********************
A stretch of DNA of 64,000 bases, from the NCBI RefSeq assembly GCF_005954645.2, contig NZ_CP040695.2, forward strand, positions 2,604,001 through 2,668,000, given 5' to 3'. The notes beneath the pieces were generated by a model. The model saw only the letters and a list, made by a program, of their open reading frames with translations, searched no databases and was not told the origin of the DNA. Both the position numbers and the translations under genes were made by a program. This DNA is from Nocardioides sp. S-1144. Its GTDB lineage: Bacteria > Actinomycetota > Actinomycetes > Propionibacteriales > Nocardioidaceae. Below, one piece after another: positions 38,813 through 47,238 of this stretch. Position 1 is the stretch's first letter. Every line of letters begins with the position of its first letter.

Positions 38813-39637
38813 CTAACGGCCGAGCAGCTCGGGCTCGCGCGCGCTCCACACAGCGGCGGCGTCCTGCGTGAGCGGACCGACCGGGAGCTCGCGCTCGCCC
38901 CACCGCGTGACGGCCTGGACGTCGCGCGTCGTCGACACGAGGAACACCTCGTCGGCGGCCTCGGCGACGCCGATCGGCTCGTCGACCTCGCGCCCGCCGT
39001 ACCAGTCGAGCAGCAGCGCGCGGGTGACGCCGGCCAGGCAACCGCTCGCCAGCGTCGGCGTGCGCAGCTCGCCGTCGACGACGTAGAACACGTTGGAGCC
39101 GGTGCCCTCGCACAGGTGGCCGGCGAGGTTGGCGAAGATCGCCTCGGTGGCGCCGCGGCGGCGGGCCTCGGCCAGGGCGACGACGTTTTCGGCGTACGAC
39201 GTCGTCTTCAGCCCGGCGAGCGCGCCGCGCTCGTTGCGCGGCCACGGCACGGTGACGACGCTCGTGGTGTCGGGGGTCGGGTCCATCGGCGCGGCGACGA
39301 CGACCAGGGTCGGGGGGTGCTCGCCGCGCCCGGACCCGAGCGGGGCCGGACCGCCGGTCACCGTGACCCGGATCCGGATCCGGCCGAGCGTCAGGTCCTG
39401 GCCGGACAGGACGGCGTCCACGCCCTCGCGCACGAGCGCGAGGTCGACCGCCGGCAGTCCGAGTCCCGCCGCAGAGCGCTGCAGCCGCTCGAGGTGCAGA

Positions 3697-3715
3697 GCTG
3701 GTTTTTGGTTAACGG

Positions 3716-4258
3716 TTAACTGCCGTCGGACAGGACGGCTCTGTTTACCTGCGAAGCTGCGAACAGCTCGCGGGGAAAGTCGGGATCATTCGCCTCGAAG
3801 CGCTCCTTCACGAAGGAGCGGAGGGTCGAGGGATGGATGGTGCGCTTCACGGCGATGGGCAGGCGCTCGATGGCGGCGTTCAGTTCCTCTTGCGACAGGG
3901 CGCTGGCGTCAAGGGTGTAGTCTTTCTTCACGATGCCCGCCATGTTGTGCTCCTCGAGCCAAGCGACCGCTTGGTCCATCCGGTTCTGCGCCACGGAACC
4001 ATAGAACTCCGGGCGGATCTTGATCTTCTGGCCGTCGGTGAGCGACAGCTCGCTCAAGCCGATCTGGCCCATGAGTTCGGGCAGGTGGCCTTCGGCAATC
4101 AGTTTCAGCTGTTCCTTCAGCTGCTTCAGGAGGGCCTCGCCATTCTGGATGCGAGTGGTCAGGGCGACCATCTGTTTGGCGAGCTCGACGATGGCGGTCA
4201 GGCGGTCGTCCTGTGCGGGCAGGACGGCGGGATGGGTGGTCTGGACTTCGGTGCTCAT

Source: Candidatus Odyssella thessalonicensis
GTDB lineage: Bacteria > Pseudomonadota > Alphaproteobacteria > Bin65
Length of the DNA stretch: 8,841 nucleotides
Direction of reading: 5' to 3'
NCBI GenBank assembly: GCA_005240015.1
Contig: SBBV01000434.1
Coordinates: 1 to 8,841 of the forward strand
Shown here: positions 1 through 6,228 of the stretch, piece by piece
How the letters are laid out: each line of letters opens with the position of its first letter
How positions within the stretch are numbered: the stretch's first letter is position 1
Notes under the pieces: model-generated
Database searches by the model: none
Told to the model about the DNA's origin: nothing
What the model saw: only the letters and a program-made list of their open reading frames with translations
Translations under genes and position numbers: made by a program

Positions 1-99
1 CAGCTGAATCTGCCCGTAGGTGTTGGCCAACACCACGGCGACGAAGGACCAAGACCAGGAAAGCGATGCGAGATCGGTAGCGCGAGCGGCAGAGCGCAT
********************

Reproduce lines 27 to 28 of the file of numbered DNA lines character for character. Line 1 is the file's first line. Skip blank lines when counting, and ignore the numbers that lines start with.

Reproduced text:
Shown here: positions 1 through 6,228 of the stretch, piece by piece
How the letters are laid out: each line of letters opens with the position of its first letter